Speaker 1 (01:08:37):
Wind from the perspective of the consumer, the listener in
the court of the Crimson King was an instant smash.
Was that your perception or what were your feelings of time?

Speaker 2 (01:08:52):
Oh? Right? Firstly, if I may, I would draw a
distinction between a listener or audience or auditor and the
consumer or customer. Going right back. Then, the band immediately
was hugely successful live, hugely. It became the band of

(01:09:16):
the time, and the only band that Ian McDonald considered
Blue King Crimson Off the stage was Free. We worked
with them in Red Car in the middle nineteen sixty nine.
Free were phenomenal. Coss Off what a player, Rogers, what

(01:09:38):
a singer. But essentially when we came on stage it
was almost impossible to follow us. We were an astonishing band,
astonishing band, and the album when it was released, it
was already primed. The word was on the street. The

(01:10:01):
turning point in terms of numbers and public attention was
probably the Hyde Park Festival with the Rolling Stones in
nineteen sixty nine. They were about six hundred and fifty
thousand people there. So at the time, if you're not
going to have success through mainstream media, television and radio,

(01:10:25):
how will you reach a huge number of people. Well,
the answer was live festivals, which are often free festivals,
and Hyde Park in July nineteen sixty nine was the
opportunity for the Rolling Stones to come back into live
performance after a break. And the story of EG getting

(01:10:46):
us onto the roster is a story in itself, but
we were probably the hit of that particular show and
what was known within the industry and club level grassroots
suddenly moved out. All the young Americans in Hyde Park

(01:11:08):
went back to America with the word, young hippies from
Europe went back to Europe with the word. And then
in the end of November nineteen sixty nine in America,
we played the West Palm Beach Festival three day festival,
also with the Stones. It broke King Crimson and Grand

(01:11:31):
Funk Railroad in America. So at that point that the
grassroots the word has moved out big time.

Speaker 1 (01:11:39):
Okay, So coming from England, what was your personal experience
of being in the US.

Speaker 2 (01:11:47):
One of liberation England was poor. America was wide open.
I mean America in the fifties and sixties. This was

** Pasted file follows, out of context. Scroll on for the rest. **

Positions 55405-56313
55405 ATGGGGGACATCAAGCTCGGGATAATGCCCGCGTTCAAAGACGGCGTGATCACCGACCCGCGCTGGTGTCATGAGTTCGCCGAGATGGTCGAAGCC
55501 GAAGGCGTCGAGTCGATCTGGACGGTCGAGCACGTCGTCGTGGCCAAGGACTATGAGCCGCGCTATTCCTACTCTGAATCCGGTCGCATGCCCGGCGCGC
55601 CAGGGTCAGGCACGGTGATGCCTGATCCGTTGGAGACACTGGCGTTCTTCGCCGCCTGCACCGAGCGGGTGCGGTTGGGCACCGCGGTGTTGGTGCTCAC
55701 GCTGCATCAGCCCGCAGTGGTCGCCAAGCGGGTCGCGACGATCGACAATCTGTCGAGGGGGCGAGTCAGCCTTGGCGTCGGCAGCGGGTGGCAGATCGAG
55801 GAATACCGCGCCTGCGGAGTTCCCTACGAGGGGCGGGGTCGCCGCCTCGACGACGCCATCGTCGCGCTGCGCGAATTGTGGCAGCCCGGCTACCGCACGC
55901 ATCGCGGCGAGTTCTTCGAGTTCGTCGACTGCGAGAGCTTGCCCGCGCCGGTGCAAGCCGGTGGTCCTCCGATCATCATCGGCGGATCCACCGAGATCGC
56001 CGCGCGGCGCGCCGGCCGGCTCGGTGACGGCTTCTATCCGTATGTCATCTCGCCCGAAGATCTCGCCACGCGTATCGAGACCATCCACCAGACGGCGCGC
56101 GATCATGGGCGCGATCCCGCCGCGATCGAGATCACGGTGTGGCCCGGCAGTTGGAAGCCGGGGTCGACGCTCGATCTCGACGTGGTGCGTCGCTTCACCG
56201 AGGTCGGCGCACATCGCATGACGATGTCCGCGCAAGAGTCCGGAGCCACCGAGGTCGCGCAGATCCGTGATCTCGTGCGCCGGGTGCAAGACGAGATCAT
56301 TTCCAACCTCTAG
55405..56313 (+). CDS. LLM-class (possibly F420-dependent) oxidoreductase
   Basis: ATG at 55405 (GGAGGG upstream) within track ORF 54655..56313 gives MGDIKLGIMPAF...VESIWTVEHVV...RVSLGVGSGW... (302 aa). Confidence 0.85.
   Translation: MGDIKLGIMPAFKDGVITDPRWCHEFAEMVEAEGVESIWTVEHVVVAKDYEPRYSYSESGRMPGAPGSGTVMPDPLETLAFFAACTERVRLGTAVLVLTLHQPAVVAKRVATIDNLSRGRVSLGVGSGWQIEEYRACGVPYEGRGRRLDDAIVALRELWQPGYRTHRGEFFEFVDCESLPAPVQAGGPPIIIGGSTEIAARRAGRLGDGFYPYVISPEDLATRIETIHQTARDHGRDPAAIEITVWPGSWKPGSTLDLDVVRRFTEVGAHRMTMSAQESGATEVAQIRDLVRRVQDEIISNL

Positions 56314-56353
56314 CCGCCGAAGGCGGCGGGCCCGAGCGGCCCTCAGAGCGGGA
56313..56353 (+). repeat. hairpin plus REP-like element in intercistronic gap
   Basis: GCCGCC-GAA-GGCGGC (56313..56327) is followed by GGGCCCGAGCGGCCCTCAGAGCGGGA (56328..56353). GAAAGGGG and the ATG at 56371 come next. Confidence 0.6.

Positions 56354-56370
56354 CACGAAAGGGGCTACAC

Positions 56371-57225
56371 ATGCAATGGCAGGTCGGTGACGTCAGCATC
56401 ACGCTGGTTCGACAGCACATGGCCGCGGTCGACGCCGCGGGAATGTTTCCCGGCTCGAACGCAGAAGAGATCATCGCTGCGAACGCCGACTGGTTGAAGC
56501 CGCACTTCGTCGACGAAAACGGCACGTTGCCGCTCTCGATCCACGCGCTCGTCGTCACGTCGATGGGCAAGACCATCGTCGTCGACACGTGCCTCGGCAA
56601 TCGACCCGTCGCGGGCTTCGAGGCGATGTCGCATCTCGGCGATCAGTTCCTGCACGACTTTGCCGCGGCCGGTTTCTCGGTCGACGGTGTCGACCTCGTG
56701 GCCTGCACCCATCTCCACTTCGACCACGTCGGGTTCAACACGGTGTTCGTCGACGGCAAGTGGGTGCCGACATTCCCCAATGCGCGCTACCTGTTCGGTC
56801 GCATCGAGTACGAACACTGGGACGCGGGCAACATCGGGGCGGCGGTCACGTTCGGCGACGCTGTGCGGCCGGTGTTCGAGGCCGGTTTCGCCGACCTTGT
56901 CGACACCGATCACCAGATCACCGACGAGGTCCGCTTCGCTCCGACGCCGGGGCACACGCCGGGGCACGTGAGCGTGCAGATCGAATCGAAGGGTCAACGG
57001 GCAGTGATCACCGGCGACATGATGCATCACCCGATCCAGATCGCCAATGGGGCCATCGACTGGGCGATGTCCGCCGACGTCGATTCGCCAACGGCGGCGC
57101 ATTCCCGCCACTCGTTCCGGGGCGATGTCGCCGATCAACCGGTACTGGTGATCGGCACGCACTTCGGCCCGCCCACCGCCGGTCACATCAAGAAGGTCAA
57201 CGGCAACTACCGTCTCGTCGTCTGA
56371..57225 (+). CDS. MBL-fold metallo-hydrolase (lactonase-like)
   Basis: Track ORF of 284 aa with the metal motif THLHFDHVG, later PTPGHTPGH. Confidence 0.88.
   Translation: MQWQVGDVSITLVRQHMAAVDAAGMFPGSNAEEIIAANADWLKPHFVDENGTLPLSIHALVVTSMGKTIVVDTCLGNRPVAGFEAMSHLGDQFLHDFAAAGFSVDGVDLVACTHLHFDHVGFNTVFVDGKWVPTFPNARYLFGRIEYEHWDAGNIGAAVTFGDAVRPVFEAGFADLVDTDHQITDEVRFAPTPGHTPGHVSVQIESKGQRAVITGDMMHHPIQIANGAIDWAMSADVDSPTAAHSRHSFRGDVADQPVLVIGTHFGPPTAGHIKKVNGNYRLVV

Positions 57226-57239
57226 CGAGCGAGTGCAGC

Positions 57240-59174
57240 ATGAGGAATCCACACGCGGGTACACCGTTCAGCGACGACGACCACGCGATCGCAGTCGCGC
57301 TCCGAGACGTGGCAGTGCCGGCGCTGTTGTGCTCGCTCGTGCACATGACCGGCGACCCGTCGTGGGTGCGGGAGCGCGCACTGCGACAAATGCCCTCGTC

the American time. It changed into the seventies and onwards.
The particular change from America from sixty nine to seventy

(01:12:13):
seventy one was probably the huge success of rock music
and records. The growth industry in America from sixty eight
to seventy eight was in the record industry, with I
think four billion dollars generated, which now wouldn't say much,

(01:12:34):
but that back then was quite considerable. And when the
young English bands began touring America essentially about sixty eight
and into sixty nine, the music industry, certainly in its
live aspects was not quite professional. For example, King Crimson
would land in America in October nineteen sixty nine and

(01:12:57):
the tool wasn't set up. Why well, you had a
few club gigs here there, and Frank Barcelona, a key
figure in establishing English rock music in America, premiere talent
hid fillin shows along the way, so Hendricks would. But
nineteen six to eight land in America, play New York

(01:13:19):
one night, Los Angeles the next. I'm exaggerating, but in
principal too, David Bowie, the same King Crimson. We had
a more measured progression, but it certainly wasn't set up.
But then when the money began to come in, you
moved from clubs and you move from the film alls
into sports stadium. And with the shift in commerce, there

(01:13:47):
was a shift in the attitude towards the musician, so
speaking in general terms, from say sixty nine to seventy seven.
When I moved to New York in February seventy seven.
In nineteen sixty nine, the differential, the separation between audience

(01:14:12):
and musician, there wasn't one. For me, it was fluid.
We were all on the same side. We were all
there to be part of this changing the world with music.
That was my perspective. And I don't believe Peter Simfield
said to me as a criticism, you were never a hippie,

(01:14:33):
So this isn't an old hippie wittering on. This is
my experience. But increasingly, and this began to change around
seventy four, the young roppers at person on stage is
now separated from a member of the audience and from

(01:14:53):
the young music writers who began to develop an attitude
which in America was reflect perhaps with Lester Bangs for example,
but in England in nineteen seventy six or seventy seven.
My sense of being on stage was who the fuck

(01:15:16):